After the Cougar and Marquis designs were headed towards production, Iacocca told Bordinat and his Special Development Studio designers he wanted them to start designing a new personal luxury Lincoln using the platform, windshield, A-pillar, side glass, roof and door sheet metal from the Thunderbird. There was a problem, however. Even though development costs were much cheaper, L-M Division opposed Iacocca’s new Lincoln personal luxury car proposal because they saw it as a Thunderbird clone that would look like a Thunderbird clone. L-M wanted an entirely new but more expensive Lincoln personal luxury car. To avoid the infighting, Iacocca told designers working on his new Lincoln to tell anyone who asked—especially anyone from L-M Division—they were working on a future Thunderbird proposal. That ruse gave Iacocca and his designers a several months head start without divisional interference.

There were multiple problems in designing a Lincoln personal luxury car that looked distinct from its Thunderbird underpinnings. Raising the rear deck by 2-inches gave the car a hunched look Iacocca loved. Iacocca himself suggested using a stand-up Rolls Royce grille (designed by Hawthorne) and a Mark II spare tire on the rear deck (designed by Schierloh). Most designers initially thought Iacocca’s grille and rear deck suggestions were terrible, but changed their minds after the design was completed. Product planner Hal Spurlich suggested using the longer 4-door Thunderbird platform. Those changes made the Lincoln personal luxury car look different from the Thunderbird, enough so that Iacocca became so excited about the looks of his new Lincoln that he authorized new door skins for it.

L-M Division continued its opposition to Iacocca’s new Lincoln proposal, especially Iacocca’s design suggestions. They insisted on a marketing clinic to compare the original front and rear proposals with Iacocca’s old fashioned Rolls-Royce grille and Mark II rear deck. Not surprisingly, Iacocca’s proposals lost, but Iacocca again simply ignored L-M Division and the results of its marketing clinic. L-M engineers also proposed chopping 2-inches from the front of the car to give it better balance. Iacocca supported designers’ objections and the car stayed as designed, and was approved for production as is. By that time, Iacocca thought he had a winner on his hands, so he raised the sales price of the Mark III by an additional $1,000.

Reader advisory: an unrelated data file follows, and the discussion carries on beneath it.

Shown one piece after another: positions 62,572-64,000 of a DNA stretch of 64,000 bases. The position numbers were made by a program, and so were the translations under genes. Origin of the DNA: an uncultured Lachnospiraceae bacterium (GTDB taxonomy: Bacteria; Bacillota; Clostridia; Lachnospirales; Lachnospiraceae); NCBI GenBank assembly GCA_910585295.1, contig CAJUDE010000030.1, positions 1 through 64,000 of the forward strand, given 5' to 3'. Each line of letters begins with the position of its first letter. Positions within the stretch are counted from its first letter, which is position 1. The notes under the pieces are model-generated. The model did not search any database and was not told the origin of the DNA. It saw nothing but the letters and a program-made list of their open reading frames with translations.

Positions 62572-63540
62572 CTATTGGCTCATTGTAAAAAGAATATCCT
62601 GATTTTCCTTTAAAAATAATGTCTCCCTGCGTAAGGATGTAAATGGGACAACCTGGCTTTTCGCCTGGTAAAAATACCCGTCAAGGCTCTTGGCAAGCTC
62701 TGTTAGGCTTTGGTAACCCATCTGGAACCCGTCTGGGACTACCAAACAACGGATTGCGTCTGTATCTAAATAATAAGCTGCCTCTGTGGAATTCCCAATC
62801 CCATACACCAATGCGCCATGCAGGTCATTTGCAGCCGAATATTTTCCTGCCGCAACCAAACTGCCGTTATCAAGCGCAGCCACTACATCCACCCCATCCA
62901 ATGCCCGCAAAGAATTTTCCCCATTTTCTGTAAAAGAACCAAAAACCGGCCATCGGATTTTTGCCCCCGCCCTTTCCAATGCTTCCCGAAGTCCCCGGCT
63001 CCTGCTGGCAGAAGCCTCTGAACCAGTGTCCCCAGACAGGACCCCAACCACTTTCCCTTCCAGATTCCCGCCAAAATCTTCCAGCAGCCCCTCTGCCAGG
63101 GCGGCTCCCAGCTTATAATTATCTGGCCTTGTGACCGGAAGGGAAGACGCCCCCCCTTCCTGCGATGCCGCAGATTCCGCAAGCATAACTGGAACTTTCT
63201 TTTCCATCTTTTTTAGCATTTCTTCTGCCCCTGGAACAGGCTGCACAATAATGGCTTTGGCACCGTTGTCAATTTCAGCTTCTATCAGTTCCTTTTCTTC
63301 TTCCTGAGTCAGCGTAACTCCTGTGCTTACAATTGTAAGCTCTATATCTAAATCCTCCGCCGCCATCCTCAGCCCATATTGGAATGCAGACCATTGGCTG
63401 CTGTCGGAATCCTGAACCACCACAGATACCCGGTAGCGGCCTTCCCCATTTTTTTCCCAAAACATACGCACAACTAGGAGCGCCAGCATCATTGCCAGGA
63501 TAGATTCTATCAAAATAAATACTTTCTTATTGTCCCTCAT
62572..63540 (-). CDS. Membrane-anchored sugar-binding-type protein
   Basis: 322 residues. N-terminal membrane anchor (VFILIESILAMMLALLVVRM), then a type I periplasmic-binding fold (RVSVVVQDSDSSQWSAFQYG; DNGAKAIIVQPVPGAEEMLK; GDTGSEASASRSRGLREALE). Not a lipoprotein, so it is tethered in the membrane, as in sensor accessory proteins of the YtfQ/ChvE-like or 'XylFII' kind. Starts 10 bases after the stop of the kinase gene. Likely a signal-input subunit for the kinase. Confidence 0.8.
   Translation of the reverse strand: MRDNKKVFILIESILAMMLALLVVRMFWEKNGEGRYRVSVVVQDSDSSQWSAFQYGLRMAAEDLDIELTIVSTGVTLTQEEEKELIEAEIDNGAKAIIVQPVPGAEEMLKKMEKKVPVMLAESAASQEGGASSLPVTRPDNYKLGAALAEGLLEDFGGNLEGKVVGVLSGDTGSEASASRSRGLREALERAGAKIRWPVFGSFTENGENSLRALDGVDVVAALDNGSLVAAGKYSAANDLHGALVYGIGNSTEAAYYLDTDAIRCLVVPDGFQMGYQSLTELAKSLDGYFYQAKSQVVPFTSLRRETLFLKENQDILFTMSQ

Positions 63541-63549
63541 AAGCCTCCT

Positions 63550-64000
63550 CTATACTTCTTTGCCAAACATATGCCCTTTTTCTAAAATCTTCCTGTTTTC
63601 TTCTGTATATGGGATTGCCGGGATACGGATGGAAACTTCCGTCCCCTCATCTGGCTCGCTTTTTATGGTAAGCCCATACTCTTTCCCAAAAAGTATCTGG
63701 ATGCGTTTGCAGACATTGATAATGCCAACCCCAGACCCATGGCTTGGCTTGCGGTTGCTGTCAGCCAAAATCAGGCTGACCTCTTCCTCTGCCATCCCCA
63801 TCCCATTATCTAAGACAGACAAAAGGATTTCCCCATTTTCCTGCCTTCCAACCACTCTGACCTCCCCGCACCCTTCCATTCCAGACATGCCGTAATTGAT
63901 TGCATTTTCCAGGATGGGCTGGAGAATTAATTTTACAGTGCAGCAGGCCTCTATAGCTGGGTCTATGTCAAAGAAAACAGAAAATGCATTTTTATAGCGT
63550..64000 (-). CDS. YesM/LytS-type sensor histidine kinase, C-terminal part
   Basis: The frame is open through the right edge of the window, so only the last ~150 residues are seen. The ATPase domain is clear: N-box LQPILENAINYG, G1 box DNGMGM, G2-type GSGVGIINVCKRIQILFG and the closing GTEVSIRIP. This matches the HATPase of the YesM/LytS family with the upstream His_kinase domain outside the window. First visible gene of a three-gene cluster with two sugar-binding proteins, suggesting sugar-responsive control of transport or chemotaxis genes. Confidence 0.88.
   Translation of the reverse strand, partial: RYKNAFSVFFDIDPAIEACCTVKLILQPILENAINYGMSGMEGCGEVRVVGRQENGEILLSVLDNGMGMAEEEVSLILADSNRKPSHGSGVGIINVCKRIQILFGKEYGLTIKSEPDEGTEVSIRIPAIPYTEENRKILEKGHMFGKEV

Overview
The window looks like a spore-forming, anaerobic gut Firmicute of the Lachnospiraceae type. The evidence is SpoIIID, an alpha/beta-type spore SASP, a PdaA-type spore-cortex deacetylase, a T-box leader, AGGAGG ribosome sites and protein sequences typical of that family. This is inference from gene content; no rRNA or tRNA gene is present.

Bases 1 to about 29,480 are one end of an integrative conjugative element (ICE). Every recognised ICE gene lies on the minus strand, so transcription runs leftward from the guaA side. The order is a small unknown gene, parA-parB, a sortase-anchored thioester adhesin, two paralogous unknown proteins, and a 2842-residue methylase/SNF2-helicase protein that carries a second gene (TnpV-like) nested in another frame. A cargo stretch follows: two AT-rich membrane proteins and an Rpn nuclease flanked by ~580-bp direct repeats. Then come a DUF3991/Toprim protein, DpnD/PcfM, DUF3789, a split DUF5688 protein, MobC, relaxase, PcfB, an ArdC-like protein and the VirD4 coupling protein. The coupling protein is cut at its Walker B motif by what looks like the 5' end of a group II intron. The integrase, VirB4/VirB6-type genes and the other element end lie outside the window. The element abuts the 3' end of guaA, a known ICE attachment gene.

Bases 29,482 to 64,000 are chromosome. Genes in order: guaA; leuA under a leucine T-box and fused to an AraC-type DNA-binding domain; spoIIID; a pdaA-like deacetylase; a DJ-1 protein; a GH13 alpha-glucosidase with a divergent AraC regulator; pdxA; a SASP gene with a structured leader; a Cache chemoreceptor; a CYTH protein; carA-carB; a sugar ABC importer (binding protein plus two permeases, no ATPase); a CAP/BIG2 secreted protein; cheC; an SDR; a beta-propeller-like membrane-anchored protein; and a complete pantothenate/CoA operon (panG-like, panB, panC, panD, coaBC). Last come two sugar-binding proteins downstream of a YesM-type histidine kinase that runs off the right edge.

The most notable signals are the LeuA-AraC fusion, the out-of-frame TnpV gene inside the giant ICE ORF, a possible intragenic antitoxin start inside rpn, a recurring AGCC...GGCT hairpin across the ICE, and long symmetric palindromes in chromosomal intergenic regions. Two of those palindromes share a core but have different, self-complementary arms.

Just before production, Iacocca renamed Lincoln’s new personal luxury car the Continental Mark III instead of the Lancelot, the name given the car by L-M Division. L-M Division didn’t like it but Iacocca ignored the fact the name Mark III had already been used on a Lincoln in 1958. Awaiting introduction, the automotive press panned the Mark III, but Iacocca ignored them too. During its 3 1/2 year production run, over 79,000 Mark IIIs were sold, more than doubling projections and making a ton of money for Ford motor Co. By that time L-M Division and most critics decided they really liked Iacocca’s Mark III.

Designers liked and admired Iacocca. He had a huge ego, swore like a trooper, and stunk up the studio with his cigar smoke. But he also recognized designs that would sell, and he saw that designers who did good work were given credit and recognized for it.


Photos: Ford Design 


Books by Jim and Cheryl Farrell

Ford Design Department—
Concepts & Showcars

1999, 10×13, 400 pages, Fully indexed
900 photos. Includes 150+ designers and sculptors, and highlights 100 concept cars.
ISBN 0-9672428-0-0


Lincoln Design Heritage:
Zephyr to LS (1936-2000)

2021, 10×13, 480 Pages, Fully Indexed
1,600 photos and illustrations
ISBN 978-0-9672428-1-1

The Ford book is $50 plus $7 S&H (US). The Lincoln book is $85 plus $10 S&H (US). Both books bought together are $110 plus $17 S&H (US). To order, email: